To make a second estimate we need some details of the rocket thrust and drag, and therefore it's size and shape. We assume Oxygen/Methane fuel at 3.6:1 mixture ratio by mass. The chemistry of CH4 + 2O2 = CO2 + 2H2O has a theoretical mass ratio of 4 Oxygen : 1 Methane. By using slightly less Oxygen some of the Methane is left unburned, leaving CO or H2 in the exhaust. This lowers the average molecular weight and increases the exhaust velocity. It also ensures the combustion is not Oxygen rich, which would tend to react with surrounding materials.
- Tank Sizing:
From our preliminary masses above, we can determine tank sizes from the density of the respective fuels: Oxygen = 1140 kg/m3 and Methane = 423 kg/m3:
- From above, all stages have a final mass of 42.4% of initial mass, therefore burn 57.6% of initial mass of fuel. Therefore fuel masses are 406.7, 139.7, and 47.2 kg.
- With a mixture ratio of 3.6:1, the Methane component is 1/4.6 = 21.74% by mass, and Oxygen is the remainder. Thus the Methane mass by stage is 88.4, 30.4, and 10.25 kg, and the Oxygen mass by stage is 318.3, 109.3, and 36.95 kg.
- From the densities we can calculate the respective tank volumes. Allowing 3% extra volume so that there is some pressurizing gas at the top of the tank and fuel margin, we obtain first stage tank volumes of 215 and 288 liters, second stage of 74 and 98.75 liters, and third stage of 24.95 and 33.35 liters for Methane and Oxygen respectively.
- Rocket stage tanks can share a common wall between fuel and oxidizer if they are fully sealed, and usually use an ellipsoidal dome with a 70% height ratio to minimize structural mass. We assume the payload has a density of 1 kg/liter, and thus requires 20 liters volume. For aerodynamic and structural reasons we want to keep the total vehicle height at 10 times the base diameter or less. Each combined stage tank can be modeled as two ellipsoidal domes plus a cylinder. Applying some geometry results in tank diameters of 60, 42, and 30 cm.
- Drag Coefficient:
From the tank sizes we can do a preliminary layout of the vehicle. We have to include a forward payload fairing and aft engine sections for each stage to get the total height of the vehicle. For this design we assume an aerospike type engine with platelet injectors for each stage, which gives a total vehicle height of about 6 meters. The layout shown here is not intended as a design drawing. It is a schematic sketch to estimate size and shape of the cylinder and cone sections, from which the drag can be estimated. The layout grid lines are at 25 cm spacing.
At our assumed launch altitude of 4600 m, air density is 0.769 kg/m3, velocity averages 120 m/s in the subsonic region, the rocket length is 6 meters, and the reference viscosity of air is 18.27 x 10-6 Pa-s. Therefore the Reynolds number, Re, averages 30.3 million, but it will change with altitude and velocity. From reference data as a function of velocity and Re, the skin friction coefficient, Csf, will vary from about 0.0032 at low velocity, to 0.00245 at 120 m/s, to 0.00215 at 240 m/s. This is adjusted by a correction factor based on the shape of the rocket, which in this case is 1.085, and the wetted area to cross section ratio, which is ~8.3/0.283 = 29.3. Thus the total drag will vary from 0.102 to 0.078 to 0.068 at the given speeds, based on cross section area.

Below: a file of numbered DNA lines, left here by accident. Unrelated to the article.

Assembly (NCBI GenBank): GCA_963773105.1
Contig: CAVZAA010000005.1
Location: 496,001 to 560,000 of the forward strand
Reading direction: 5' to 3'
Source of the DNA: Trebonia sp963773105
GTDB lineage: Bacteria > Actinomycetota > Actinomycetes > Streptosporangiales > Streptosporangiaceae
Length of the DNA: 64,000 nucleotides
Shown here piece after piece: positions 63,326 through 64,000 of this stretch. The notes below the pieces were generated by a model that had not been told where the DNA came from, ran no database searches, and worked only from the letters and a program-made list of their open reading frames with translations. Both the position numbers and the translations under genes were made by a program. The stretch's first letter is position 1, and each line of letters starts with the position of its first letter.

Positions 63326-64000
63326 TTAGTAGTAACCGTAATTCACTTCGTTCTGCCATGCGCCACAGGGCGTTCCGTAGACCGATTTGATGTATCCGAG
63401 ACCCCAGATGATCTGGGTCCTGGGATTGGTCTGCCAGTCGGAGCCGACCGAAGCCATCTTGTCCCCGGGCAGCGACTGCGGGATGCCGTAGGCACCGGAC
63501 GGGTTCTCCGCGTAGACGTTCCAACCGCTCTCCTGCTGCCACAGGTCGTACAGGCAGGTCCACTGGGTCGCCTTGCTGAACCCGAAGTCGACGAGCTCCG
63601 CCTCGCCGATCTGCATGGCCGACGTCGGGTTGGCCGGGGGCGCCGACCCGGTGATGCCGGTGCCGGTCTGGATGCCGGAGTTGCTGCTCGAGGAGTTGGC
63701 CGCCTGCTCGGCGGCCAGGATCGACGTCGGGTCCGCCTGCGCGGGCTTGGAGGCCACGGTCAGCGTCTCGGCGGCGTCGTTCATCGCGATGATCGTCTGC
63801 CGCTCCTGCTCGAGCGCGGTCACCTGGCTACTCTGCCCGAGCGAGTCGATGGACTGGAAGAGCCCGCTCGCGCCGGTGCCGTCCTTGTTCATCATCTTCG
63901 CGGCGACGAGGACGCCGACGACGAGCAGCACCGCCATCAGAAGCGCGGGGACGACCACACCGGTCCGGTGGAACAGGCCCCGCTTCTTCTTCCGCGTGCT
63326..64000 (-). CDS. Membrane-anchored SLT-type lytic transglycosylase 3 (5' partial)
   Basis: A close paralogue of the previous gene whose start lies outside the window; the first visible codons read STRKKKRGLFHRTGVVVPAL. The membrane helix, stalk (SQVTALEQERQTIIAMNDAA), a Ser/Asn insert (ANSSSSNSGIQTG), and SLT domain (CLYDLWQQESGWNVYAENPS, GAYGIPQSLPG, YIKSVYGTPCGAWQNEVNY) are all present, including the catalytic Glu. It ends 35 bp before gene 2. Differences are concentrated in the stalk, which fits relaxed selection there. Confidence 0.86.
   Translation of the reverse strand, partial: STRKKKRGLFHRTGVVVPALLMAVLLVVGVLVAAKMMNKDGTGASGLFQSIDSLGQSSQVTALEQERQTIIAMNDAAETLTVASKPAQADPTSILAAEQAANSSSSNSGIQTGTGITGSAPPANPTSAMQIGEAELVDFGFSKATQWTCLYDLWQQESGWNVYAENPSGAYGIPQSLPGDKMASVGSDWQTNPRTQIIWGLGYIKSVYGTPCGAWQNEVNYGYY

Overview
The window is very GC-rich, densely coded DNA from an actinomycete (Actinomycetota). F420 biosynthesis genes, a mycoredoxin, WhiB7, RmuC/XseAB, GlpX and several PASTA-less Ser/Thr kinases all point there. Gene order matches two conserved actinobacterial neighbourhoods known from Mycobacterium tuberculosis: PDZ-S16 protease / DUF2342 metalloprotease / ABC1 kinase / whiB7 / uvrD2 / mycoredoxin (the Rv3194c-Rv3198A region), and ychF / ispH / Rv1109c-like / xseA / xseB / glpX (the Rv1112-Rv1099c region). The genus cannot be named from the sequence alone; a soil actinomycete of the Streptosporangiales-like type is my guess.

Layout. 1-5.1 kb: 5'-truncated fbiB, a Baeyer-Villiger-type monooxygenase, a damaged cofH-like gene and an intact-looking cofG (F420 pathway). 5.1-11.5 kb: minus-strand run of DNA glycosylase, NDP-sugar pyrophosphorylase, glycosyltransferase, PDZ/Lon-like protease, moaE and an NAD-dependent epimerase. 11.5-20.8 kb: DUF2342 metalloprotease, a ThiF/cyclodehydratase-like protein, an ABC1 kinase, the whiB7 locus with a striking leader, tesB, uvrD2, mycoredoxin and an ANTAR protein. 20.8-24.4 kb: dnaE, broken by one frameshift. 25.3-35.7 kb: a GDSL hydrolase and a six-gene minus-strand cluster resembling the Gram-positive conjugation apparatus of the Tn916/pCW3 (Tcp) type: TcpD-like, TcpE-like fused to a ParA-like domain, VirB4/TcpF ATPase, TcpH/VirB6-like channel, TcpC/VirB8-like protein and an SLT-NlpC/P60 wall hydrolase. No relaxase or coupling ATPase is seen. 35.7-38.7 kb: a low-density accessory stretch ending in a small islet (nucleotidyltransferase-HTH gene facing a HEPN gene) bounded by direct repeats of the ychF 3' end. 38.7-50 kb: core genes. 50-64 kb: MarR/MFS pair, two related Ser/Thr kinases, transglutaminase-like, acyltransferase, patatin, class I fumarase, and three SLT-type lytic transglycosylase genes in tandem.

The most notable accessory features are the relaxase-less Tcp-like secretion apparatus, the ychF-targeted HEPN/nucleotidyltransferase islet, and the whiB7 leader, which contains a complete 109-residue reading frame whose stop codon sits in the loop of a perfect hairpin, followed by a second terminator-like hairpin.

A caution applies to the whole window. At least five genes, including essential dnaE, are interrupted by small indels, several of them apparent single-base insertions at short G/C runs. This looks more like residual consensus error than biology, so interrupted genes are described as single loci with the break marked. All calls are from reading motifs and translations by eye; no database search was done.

Drag coefficients in the transonic and supersonic velocity ranges behaves differently.
If the vehicle had a base area exclusive of the nozzle, we would need to add base drag. In the case of a functioning rocket, the exhaust fills the base and there is no low pressure area to create a net force by pressure difference relative to the front. If the vehicle flies other than directly pointing in the direction of motion, there will be an additional component of drag due to lift, but for this estimate we assume a zero-lift trajectory for simplicity.
The launch trajectory cannot be determined by a simple formula or graph, because the thrust, drag, and mass of the vehicle are all varying continuously. Therefore a simulation must be done in small time steps so that the above parameters are nearly constant within each step. If the average values within each step are close to correct, then the total trajectory will be nearly correct. This is too many calculations to do by hand, so a computer program or spreadsheet is used.
The simulation will take as inputs variable vehicle masses and a Trajectory Profile, which is how the vehicle tilts vs time and varies thrust or does staging. The inputs are varied until the desired payload mass and orbit is reached.
An alternative to a conventional rocket is to augment the rocket stages in some way. The extra cost and complexity of these methods has to be compared to any performance and weight improvements they generate. These methods include:
- Ejector Rocket - This is a low grade augmentation by entraining air flow with the rocket exhaust. It increases thrust in the first stage by increasing mass flow.
- Carrier Aircraft
- Balloon Launch
- Jet Boost
- Gas Accelerator